4
$\begingroup$

I am doing some math repetition and am a bit stuck on this exercise:

Solve the equation: $1+2^x+4^x+8^x+16^x+32^x=3(1+2^x+4^x)$.

Now, this is a geometric sum on both the $LHS$ and $RHS$, which I guess is something that I should use to solve the equation...

Another way is to simply start to eliminate terms:

$$1+2^x+4^x+8^x+16^x+32^x=3+3 \times 2^x+3\times4^x$$

$$-2 -2\times 2^x -2\times4^x+8^x+16^x+32^x = 0$$

$$8^x+16^x+32^x = 2 +2\times 2^x +2\times4^x$$

$$8^x+16^x+32^x = 2(1 + 2^x + 4^x)$$

But I am stuck here...

$\endgroup$
  • $\begingroup$ Hint: look at $8^x+16^x+32^x$ $\endgroup$ – Martigan Sep 12 '14 at 13:06
  • $\begingroup$ You lost a constant there at the end... $\endgroup$ – abiessu Sep 12 '14 at 13:08
11
$\begingroup$

Setting $2^x=a,$

We have $$1+a+a^2+a^3(1+a+a^2)=3(1+a+a^2)$$

$$\iff (1+a+a^2)(a^3-2)=0$$

If $x$ is real $2^x>0\implies1+a+a^2>0$

So, we have $2=(2^x)^3\iff2^{3x-1}=1$

Now if $b^m=1$

either $m=0,b\ne0$

or $b=1$

or $b=-1,m$ is even

$\endgroup$
  • $\begingroup$ $0^0=1$, so $m=0$ is enough. $\endgroup$ – Thomas Andrews Sep 12 '14 at 13:12
  • $\begingroup$ @ThomasAndrews, en.wikipedia.org/wiki/Indeterminate_form#Indeterminate_form_00 $\endgroup$ – lab bhattacharjee Sep 12 '14 at 13:13
  • 1
    $\begingroup$ Indeterminate does not mean undefined. It only means that the limit $$\lim_{(x,y)\to (0,0)} x^y$$ doesn't exist. There is a reason we use the word "indeterminate" rather than "undefined." $\endgroup$ – Thomas Andrews Sep 12 '14 at 13:15
  • $\begingroup$ I am not sure that I understand this completely. Running the equation on Wolfram gives me the (real) root $\frac{1}{3}$. By using the substitution method $2^x = a$ we get: $$a^3+a^4+a^5 = 2(1 + a + a^2) \implies a^3(1+a+a^2) = 2(1 + a + a^2)$$ This gives me that $a^3 = 2$, which is correct now that I think about it. Thank you! $\endgroup$ – Lukas Arvidsson Sep 12 '14 at 13:21
3
$\begingroup$

Note that the left side of the equation can be written as

$2^0+2^x+2^{2x}+2^{3x}...2^{5x}$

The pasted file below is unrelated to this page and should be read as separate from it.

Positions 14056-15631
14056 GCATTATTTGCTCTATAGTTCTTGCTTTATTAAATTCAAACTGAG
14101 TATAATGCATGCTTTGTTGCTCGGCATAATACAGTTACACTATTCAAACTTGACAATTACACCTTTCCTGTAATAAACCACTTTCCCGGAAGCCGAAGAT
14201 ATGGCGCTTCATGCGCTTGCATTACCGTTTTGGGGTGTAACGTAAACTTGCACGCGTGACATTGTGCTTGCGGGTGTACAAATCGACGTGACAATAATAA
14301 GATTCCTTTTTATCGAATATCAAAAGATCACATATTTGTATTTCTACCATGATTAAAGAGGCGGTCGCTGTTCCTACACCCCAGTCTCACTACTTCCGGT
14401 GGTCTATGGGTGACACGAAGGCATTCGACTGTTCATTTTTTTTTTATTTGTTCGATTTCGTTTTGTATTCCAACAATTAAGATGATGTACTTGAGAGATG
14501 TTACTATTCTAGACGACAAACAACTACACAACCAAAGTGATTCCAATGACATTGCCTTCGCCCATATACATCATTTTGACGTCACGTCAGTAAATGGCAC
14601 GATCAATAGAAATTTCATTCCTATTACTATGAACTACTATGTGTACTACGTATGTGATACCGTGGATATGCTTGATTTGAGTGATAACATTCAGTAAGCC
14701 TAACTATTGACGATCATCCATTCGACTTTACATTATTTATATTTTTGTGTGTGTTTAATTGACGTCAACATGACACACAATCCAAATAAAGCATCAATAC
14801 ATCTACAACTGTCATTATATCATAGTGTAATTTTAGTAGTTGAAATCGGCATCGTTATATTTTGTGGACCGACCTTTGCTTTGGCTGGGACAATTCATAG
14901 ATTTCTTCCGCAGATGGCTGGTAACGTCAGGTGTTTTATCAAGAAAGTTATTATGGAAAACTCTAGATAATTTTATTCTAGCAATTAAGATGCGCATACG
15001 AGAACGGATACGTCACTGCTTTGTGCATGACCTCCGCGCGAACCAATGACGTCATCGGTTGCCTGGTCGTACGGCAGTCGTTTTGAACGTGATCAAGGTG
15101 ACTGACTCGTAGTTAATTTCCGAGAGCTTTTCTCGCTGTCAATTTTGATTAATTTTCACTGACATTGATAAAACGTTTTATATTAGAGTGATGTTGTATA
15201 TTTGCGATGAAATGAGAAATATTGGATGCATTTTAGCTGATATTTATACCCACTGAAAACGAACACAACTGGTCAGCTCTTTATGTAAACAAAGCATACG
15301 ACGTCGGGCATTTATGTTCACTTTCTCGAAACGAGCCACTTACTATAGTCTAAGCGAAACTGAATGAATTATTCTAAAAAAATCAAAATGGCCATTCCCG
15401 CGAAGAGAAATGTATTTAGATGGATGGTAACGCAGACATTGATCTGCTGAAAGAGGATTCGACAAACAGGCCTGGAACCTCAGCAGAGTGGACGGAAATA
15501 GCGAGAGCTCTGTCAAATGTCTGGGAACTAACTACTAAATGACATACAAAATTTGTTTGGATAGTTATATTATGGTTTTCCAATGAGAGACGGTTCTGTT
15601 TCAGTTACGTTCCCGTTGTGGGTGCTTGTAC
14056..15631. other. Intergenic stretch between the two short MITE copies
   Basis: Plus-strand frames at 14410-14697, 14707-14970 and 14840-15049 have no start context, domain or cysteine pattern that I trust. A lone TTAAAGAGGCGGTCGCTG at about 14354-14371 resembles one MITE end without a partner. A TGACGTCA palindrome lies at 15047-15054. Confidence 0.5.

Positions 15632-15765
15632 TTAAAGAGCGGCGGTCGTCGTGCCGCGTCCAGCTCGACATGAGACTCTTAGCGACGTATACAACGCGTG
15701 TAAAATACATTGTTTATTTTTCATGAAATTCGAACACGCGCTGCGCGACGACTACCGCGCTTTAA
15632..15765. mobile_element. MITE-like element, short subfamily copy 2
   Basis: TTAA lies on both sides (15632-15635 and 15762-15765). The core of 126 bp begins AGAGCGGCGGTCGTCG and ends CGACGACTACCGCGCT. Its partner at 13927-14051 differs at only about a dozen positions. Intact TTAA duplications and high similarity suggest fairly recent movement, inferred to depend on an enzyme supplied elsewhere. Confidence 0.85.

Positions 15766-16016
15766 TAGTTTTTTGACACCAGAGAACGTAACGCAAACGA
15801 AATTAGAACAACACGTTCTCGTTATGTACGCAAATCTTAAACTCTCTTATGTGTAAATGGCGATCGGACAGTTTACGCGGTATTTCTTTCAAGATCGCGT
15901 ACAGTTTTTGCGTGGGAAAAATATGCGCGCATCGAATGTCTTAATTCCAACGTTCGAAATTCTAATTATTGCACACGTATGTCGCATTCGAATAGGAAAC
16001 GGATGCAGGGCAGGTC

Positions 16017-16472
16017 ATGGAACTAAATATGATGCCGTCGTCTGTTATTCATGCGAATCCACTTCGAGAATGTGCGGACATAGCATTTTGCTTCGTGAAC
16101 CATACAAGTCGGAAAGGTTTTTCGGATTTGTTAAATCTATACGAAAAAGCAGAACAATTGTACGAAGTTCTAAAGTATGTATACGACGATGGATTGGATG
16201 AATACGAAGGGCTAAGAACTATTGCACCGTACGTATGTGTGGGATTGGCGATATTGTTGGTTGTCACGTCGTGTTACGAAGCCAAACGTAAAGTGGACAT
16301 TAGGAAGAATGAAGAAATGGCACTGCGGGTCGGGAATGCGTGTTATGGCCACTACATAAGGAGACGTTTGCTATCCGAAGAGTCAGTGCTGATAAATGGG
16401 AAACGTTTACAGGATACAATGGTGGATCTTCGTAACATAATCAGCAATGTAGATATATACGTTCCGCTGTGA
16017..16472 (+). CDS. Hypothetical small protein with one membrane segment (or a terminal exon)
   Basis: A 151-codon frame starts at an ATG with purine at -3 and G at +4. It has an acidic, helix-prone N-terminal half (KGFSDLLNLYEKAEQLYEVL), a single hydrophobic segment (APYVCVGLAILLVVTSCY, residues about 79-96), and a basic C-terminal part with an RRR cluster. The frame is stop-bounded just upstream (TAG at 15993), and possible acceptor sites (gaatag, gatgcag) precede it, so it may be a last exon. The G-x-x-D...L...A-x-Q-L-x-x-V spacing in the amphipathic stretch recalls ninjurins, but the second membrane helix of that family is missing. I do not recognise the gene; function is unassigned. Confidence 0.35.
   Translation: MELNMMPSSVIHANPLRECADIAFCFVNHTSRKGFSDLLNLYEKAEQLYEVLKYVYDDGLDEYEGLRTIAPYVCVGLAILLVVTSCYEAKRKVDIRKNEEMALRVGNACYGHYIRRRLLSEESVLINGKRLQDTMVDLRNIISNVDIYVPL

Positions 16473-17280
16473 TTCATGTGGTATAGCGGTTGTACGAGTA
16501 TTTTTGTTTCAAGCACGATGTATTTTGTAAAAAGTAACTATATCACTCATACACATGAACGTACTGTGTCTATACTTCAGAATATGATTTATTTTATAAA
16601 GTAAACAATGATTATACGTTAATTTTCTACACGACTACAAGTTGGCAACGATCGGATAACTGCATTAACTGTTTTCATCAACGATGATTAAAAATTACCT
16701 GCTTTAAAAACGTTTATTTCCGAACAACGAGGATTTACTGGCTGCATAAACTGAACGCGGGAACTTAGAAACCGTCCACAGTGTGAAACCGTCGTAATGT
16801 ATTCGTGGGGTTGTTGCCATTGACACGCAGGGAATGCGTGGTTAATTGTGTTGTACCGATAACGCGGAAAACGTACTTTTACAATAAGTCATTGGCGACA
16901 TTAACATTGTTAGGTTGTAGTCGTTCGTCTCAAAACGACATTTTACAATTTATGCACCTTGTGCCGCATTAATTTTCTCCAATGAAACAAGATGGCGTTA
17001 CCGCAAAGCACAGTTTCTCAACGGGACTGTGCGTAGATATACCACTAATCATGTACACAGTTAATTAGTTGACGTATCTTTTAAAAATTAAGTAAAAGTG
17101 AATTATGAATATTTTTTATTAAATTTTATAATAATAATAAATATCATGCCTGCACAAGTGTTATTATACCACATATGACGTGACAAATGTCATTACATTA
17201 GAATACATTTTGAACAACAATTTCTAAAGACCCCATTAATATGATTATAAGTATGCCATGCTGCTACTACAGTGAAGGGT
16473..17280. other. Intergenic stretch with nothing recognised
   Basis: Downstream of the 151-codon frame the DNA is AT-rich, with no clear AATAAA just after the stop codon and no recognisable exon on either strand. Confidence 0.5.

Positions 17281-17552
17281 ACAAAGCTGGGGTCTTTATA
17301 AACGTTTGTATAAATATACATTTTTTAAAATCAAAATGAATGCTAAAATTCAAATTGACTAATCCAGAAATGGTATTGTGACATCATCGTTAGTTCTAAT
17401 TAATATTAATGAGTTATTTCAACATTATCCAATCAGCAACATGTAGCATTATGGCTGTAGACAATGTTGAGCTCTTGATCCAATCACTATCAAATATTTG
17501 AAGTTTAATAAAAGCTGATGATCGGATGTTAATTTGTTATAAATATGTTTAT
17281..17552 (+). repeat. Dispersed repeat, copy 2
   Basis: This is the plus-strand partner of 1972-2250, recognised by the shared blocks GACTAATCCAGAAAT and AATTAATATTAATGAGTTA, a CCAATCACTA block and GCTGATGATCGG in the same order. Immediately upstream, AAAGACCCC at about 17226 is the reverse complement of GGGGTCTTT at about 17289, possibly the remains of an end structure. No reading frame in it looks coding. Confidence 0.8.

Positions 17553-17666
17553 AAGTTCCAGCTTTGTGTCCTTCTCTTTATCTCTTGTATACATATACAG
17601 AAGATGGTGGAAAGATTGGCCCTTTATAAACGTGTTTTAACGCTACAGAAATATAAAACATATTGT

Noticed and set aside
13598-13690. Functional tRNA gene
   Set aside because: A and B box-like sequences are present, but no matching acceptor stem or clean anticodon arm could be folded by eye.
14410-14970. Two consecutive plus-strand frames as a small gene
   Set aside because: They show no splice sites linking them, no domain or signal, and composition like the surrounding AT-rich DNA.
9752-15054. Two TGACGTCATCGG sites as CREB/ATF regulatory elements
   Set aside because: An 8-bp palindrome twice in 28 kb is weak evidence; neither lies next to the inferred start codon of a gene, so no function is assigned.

This is a geometric series, with a=1, n=6, and $r=2^x$

We use the formula: $S_n = \frac {a(1-r^n)}{1-r}$

Substitute the values, you get

$S=\frac{(1-2^{6x})}{1-2^x}$

We do the same for the right side

$S=3[\frac{1-2^{3x}}{1-2^x}]$

Equate the terms, and rearrange

$\frac{(1-2^{6x})}{1-2^x}=3[\frac{1-2^{3x}}{1-2^x}]$

$1-2^{6x}=3-3\cdot2^{3x}$

$-2^{6x}+3\cdot2^{3x}-2=0$

And this bit is my fave.

It's just a quadratic!

Because $-2^{6x} = -(2^{3x})^2$

Now you just let $2^{3x}$ = u

$-u^2+3u-2=0$

Solve for u

Then you just sub back $2^{3x}$

And there you have it.

If I have made an error (as I am prone to), notify me and I will withdraw my answer. Thanks

$\endgroup$
  • $\begingroup$ Thank you for your answer! Much apreciated! $\endgroup$ – Lukas Arvidsson Sep 12 '14 at 13:48
  • $\begingroup$ It works? they said I was crazy!! You're very welcome $\endgroup$ – surelyourejoking Sep 12 '14 at 13:49
  • $\begingroup$ I am not sure, solving the quadratic function gives me two roots: $u = 1$ and $u = 2$. Only $u = 2$ is right. Any ideas? $\endgroup$ – Lukas Arvidsson Sep 12 '14 at 13:58

Your Answer

By clicking “Post Your Answer”, you agree to our terms of service, privacy policy and cookie policy

Not the answer you're looking for? Browse other questions tagged or ask your own question.